For Memorial Day, I’ve been reading this wonderful book by Stephen Ambrose about the American soldiers in WWII. It offers a wonderful and descriptive account of the battles in Europe and of the character of the men who fought in them. What I love, especially, about the book is the suggestions (which they tend to be more than conclusions) about how the nature and character of the American fighting man lent itself more toward victory than did that of the Axis men--or even the other allies. The descriptions of the initiative taken by men in the field are truly inspiring and breathtaking.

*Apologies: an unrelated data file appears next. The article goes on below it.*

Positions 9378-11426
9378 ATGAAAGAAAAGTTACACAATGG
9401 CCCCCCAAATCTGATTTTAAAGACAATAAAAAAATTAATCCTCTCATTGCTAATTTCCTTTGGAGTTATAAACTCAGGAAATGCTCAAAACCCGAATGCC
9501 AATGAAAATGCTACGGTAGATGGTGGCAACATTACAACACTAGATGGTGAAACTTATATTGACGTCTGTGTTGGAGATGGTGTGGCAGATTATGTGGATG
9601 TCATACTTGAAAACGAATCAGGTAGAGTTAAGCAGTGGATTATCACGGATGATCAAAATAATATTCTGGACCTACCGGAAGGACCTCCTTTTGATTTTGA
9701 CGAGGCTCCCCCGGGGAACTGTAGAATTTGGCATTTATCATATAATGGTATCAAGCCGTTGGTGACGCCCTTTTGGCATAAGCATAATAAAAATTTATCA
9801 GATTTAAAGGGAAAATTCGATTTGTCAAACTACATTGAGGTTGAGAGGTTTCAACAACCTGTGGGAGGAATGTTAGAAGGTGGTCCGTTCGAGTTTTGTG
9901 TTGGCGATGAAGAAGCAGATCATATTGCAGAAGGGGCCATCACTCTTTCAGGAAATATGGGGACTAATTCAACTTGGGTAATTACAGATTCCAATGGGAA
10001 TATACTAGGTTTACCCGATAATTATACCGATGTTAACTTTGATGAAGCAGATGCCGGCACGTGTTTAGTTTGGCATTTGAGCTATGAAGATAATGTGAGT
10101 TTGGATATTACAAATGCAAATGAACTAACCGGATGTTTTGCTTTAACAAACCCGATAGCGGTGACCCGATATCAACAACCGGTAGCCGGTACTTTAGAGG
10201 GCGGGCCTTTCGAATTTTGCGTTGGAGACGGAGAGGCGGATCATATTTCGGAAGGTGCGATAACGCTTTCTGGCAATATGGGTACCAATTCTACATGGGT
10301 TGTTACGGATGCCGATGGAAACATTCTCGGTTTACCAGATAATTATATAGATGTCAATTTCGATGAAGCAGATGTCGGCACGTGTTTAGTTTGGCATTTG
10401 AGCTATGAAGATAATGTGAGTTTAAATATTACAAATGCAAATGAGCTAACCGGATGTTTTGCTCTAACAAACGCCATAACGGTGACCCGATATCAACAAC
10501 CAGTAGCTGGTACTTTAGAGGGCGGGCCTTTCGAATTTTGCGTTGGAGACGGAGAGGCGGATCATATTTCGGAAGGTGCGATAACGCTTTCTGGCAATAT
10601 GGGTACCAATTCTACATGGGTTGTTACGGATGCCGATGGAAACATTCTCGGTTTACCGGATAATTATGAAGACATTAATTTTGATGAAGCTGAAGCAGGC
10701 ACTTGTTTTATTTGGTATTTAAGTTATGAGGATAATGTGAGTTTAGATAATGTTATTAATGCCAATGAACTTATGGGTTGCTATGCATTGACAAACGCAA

As a companion to this volume--if you’re more in a Civil War mode--examine this volume by James M. McPherson. This book is wonderful for all kinds of reasons but--especially if, like me, you’re inclined toward a more Yankee view of the conflict. It is good to be reminded of what was good and noble--and American--on both sides. If read before you read the Ambrose volume, you can see a continuum and parallels between the soldiers (on both sides) of that time and those of WWII. Such a book should be written about the soldiers of our current war . . . or perhaps one has already been written and I just don’t know about it. If so, do let me know.